Thousands of families, farm workers, students, Native Americans and environmentalists from across California descended on the capitol building in Sacramento on Saturday united under a single message to Governor Jerry Brown: "Don't frack with our state!"
In what is being called the largest anti-fracking action in California, organizers estimate that 5,000 protesters from across the state took part in the rally and march, which was organized by the coalition Californians Against Fracking along with over 80 individual environmental and public health organizations. Many traveled hours—from San Diego in the south and from Humboldt County in the north—by bus and rideshares to take part in the action.
"Gov. Brown has positioned himself as a climate champion, and we want to make it clear that as he decides whether to green light a massive expansion of fracking in California, his legacy is on the line," said Zack Malitz, one of the event organizers and Campaign Manager for environmental group CREDO.
Brown has increasingly come under fire for his support of gas and oil extraction through the process of hydraulic fracturing, or "fracking." As California continues to grapple with historic drought, many have noted that the amount of water used in the fracking process coupled with the threat of contamination to the drinking supply spells enormous risk for the state.
Addressing the crowd, residents who have already been forced to live near fracking sites described the toxic impact to their homes and communities.
"People need to know what fracking looks like," said speaker Rodrigo Romo, a former farmworker and activist in heavily fracked Shafter, CA in a statement ahead of the rally. "In the Central Valley there is no buffer between fracking sites and our community; there are wells next-door to schools and agricultural land. It is time for our decision makers to listen to us and stop fracking."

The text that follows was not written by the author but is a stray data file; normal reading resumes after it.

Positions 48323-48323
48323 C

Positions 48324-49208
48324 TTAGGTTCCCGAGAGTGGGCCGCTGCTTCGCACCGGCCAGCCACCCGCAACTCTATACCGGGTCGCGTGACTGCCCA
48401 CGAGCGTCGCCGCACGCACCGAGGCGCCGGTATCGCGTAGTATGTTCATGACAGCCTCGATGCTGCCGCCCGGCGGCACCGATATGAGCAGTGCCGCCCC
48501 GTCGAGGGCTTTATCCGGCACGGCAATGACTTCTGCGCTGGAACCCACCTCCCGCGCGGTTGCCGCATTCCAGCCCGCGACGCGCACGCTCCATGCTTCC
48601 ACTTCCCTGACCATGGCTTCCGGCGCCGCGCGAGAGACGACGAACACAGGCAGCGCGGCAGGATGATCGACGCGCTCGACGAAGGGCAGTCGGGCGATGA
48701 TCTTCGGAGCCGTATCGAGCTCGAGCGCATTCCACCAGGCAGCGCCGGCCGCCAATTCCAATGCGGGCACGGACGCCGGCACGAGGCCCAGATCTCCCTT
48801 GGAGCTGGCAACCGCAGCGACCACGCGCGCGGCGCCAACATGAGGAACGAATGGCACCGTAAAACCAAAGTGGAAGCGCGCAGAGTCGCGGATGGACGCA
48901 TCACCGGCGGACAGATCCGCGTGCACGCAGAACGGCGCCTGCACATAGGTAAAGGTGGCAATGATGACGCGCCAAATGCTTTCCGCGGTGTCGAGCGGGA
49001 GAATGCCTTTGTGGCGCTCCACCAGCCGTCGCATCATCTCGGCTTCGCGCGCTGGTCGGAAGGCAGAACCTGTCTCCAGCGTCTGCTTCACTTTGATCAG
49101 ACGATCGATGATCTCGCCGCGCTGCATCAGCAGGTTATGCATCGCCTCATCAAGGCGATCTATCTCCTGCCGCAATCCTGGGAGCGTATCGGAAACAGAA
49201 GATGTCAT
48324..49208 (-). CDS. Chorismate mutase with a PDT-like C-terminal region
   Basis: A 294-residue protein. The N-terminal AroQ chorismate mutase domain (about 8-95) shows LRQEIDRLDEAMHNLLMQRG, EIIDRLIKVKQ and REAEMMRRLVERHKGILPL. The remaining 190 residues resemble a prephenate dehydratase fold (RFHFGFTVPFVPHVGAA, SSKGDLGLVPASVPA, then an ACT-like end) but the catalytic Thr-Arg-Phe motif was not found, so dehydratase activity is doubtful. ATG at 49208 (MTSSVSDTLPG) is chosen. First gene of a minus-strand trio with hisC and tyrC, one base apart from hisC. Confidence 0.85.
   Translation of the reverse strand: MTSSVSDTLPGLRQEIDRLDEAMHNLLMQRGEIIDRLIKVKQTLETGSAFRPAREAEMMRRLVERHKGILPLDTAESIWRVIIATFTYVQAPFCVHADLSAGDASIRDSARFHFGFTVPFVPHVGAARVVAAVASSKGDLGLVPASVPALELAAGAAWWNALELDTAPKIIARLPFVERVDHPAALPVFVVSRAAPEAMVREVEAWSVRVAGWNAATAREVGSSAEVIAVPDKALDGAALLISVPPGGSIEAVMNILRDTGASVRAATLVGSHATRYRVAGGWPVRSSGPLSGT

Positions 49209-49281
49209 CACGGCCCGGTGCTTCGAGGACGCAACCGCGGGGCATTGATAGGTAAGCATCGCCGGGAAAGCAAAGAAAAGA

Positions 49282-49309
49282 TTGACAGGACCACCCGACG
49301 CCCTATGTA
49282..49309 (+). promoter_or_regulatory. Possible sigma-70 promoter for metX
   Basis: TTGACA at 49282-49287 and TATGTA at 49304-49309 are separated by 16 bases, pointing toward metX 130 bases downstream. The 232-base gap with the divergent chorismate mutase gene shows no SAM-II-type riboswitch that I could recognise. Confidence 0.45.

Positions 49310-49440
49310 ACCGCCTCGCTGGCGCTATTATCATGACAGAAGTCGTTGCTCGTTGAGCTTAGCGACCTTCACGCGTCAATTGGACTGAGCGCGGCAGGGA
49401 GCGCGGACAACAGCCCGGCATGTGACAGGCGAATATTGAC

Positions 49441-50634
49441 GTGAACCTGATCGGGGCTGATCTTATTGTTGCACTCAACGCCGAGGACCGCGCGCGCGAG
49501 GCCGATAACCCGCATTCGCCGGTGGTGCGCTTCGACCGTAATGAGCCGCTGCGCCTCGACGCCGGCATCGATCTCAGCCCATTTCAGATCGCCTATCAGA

Following the speeches, the crowd encircled the capitol building holding signs calling on the governor to put a halt on fracking in the state.
"Enacting a moratorium is the only way for Governor Brown to protect California's people, water, and climate from the threat of fracking," said Food & Water Watch California Director Adam Scow. "Today's gathering showed the movement to ban fracking in California is growing bigger, stronger, more diverse, and more inspired than ever before. The pressure on Governor Brown will only increase until he does the right thing."
"Big Oil may have lots of money to throw around the state, but as we saw on Saturday at the rally, this movement is energized, committed, and not going anywhere," added David Turnbull of Oil Change International.
"The Governor can choose to stand with these concerned Californians and stop fracking in our state, or he can continue to stand with Big Oil," Turnbill continued.
The coalition Don't Frack California posted these pictures of the event: